This time, I decided to shake things a little bit. Using yogurt as a filling is a great idea, especially because it’s not as fat as double cream and if you use extra thick Greek yogurt then you can play with textures too. In this case, I swirled it with a homemade berry compote and piped it in the pistachio cups. On that note, I had never thought about changing the way I make pastry. This is a real revelation to me: the addition of nuts to the shells makes them extremely crispy and crunchy, not to mention they pack a punch in terms of flavour! Shame the pistachios’ emerald green colour does not come through after baking, but one cannot ask for too much I guess. Try the pastry with different nuts too and be creative with the filling. This recipe is extremely versatile!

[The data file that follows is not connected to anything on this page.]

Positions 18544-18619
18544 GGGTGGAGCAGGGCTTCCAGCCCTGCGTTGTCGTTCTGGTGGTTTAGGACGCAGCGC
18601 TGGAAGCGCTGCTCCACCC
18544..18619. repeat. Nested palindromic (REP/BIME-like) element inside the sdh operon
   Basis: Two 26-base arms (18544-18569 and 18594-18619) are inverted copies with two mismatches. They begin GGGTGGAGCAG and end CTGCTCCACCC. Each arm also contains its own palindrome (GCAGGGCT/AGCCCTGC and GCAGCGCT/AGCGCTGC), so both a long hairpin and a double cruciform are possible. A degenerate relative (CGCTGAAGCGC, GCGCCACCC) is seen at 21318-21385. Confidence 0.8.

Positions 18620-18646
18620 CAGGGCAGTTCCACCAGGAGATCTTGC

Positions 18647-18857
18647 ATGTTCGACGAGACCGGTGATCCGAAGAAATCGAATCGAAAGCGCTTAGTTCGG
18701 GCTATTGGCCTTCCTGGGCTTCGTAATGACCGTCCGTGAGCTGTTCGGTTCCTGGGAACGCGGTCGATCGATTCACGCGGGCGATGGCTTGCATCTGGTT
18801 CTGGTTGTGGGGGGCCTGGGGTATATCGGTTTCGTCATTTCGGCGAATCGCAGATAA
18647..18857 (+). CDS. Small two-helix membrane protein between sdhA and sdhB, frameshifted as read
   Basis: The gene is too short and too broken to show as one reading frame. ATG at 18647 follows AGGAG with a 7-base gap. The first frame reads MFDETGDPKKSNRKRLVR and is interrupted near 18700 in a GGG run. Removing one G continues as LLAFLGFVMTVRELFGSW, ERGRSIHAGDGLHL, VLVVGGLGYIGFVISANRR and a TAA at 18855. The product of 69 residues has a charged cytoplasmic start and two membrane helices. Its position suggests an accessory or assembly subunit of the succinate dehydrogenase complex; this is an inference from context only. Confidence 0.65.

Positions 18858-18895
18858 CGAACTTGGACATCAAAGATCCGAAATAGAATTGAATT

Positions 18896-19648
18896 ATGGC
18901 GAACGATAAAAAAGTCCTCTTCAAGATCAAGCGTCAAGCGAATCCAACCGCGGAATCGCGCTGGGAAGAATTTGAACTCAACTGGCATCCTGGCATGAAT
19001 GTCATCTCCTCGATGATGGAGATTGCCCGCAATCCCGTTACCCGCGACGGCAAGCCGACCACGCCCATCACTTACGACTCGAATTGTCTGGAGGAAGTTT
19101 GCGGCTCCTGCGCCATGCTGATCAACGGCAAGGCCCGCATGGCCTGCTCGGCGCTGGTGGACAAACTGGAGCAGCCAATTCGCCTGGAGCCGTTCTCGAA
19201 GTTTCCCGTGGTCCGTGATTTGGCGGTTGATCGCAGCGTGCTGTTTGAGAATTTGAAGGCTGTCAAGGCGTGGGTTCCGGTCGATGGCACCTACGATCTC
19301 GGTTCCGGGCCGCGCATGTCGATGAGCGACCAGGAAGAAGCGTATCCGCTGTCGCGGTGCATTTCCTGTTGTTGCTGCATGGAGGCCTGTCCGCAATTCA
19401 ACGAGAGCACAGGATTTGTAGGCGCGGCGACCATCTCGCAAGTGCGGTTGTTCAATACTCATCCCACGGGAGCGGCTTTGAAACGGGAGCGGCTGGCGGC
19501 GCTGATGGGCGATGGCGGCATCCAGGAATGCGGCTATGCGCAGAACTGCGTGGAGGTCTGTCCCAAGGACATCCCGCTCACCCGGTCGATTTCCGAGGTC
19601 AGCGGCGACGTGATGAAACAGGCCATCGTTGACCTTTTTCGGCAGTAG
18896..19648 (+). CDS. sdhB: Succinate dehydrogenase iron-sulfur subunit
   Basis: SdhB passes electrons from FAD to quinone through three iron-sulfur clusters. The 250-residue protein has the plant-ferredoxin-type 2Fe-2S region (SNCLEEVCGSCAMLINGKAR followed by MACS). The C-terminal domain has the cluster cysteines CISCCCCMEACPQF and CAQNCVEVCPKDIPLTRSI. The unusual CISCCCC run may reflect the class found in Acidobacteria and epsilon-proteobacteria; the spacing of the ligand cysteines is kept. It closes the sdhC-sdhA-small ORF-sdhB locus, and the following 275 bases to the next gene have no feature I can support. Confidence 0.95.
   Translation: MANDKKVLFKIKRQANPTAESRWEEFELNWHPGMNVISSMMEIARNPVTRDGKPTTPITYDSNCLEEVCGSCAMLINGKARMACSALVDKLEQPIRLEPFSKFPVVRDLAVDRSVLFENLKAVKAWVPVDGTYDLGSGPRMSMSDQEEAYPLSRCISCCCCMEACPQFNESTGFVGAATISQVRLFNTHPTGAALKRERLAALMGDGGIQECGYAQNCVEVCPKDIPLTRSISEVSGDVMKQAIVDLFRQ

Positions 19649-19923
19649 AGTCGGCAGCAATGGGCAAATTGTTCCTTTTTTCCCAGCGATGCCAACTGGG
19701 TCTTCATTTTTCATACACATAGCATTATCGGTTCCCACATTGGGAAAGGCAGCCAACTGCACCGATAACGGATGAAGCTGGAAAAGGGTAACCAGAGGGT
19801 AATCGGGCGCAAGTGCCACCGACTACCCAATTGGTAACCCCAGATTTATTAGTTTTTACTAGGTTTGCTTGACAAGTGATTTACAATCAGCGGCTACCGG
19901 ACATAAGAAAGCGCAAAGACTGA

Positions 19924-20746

Ingredients (for the pastry cups)

  • 100g pistachios, very finely ground (but almonds, walnuts, hazelnuts etc. are also good choices)
  • 115g plain flour
  • 50g icing sugar
  • 1/4 tsp salt
  • 100g chilled butter, cubed
  • scant 2 tbsp beaten egg


  1. If using a food processor to grind the nuts, add the dry ingredients to the nuts and pulse again until well combined. Add the butter and pulse until the mixture looks like fine breadcrumbs, then transfer to a large bowl.
  2. If doing it by hand, mix the dry ingredients before rubbing in the butter with your fingertips until you get the same texture.
  3. Add enough beaten egg to moisten the dry ingredients and knead lightly in the bowl to form a dough. Use the egg sparingly, as there is not much flour to absorb it.